Balance and fear of falling is a common concern for many Americans. About 30% of older Americans fall every year and 95% of hip fractures are due to falling. These are scary statistics but there are measures you can take to improve your balance and decrease your risk of falling. First, it’s helpful to understand what balance is. Balance is described as the ability to maintain your mass or weight over your feet (or bottom if you cannot stand). It is comprised of three sensory systems: Visual Somatosensory: the sense of touch, especially where your body is in space. It’s the ability to feel your feet on the ground without looking directly at the floor. Vestibular: the sense of where your head is in space. It’s that dizzy feeling we get after a merry go round or on an elevator. Your body is staying put, but you can sense movement. All three of these components are a part of our balance and all three can be affected by injury, disuse, or the aging process. Fortunately physical therapy can help. A physical therapist will perform an evaluation to determine any muscle weakness, muscle tightness, sensory issues, and balance deficits, and can then provide recommendations to reduce your fall risk. Things like clearing clutter throughout the home, putting night lights in hallways, and using a cane or walker may lower your risk of falling. Additionally, through leg strengthening, flexibility and balance exercises performed with your physical therapist you can improve your balance and increase your confidence. Whether you have just had a fall and you are in pain, or you have “almost” fallen and are worried about what may happen if you do fall, the staff at In Motion can help you through the recovery process and improve your balance for years to come. Please give us a call today at 610-518-9100.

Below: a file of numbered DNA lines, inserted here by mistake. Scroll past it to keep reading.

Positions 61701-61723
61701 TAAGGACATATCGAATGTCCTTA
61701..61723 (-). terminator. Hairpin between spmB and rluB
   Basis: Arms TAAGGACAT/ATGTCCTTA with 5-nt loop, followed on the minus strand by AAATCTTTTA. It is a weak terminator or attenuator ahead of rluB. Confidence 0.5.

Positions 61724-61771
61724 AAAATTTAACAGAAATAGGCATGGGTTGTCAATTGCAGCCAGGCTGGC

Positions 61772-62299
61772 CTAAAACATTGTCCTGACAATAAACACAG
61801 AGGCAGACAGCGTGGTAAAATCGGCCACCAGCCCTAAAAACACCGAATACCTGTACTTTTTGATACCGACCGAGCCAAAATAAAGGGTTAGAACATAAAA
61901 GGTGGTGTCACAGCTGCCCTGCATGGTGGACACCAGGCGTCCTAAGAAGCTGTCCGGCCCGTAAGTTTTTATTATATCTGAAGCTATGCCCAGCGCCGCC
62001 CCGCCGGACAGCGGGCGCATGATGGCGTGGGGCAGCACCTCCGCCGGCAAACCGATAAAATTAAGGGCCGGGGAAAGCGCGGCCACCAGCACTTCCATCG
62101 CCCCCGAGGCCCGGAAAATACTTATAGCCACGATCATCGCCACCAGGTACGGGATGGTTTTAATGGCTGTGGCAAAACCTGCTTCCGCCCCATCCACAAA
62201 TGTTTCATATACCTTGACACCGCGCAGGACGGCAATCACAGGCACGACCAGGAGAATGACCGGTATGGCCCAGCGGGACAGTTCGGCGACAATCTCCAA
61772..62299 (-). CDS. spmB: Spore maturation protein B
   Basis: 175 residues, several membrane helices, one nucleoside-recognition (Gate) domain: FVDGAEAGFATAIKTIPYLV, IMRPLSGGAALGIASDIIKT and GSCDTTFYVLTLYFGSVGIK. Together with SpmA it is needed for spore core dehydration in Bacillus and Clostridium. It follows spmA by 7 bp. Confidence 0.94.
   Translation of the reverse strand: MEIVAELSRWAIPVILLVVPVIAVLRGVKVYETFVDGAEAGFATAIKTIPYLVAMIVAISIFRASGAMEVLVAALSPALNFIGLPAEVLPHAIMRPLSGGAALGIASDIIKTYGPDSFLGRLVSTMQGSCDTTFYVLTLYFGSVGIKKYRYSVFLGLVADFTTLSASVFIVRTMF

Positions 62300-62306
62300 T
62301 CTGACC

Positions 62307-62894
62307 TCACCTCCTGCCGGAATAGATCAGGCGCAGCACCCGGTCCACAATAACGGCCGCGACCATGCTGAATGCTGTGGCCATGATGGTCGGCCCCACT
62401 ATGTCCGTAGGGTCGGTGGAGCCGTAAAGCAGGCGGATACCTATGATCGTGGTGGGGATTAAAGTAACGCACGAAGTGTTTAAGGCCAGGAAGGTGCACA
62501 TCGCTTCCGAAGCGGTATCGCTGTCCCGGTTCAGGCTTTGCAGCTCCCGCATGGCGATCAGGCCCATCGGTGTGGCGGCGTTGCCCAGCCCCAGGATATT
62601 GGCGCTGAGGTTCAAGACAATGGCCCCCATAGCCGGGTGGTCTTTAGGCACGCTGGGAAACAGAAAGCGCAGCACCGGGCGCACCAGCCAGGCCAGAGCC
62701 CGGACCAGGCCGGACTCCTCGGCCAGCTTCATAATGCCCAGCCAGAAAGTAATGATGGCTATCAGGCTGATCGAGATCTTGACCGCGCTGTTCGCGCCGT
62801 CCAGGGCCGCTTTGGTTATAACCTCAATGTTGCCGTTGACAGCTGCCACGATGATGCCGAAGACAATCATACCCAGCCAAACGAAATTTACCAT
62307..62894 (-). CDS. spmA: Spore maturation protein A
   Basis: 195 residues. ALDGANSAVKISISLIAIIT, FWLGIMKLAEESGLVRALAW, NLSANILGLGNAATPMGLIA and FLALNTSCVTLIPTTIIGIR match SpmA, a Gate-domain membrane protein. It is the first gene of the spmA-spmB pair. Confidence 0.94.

Hi, my name is Allison Pfrommer. I am a physical therapist here at In Motion Physical Therapy. Today, I want to go over some important factors to consider with shoulder pain and dysfunction. Shoulder pain and dysfunction are common complaints of overhead athletes and desk-bound employees. The shoulder girdle complex is made up of 4 different joints or articulations that have to work together to perform optimal movement and posture. Shoulder activation requires chronological and selective muscle recruitment during upper extremity movement. Additionally, shoulder dysfunction can lead to neck pain, and vice versa, due to the origins and insertions of muscles that span from the neck to the shoulder. Due to the complex nature of the shoulder girdle and its close relationship to the neck, it is important to have a physical therapist analyze your movements patterns. Common diagnoses that we treat, involving the shoulder, include rotator cuff tears, tendonitis, bursitis, impingement, and labral tears. Here at In Motion we can help address muscle imbalances that are negatively impacting your quality of movement. With this information, we will produce a comprehensive and individualized plan of care to meet your specific needs. Please give us a call today at 610-518-9100 if you would like to schedule an appointment.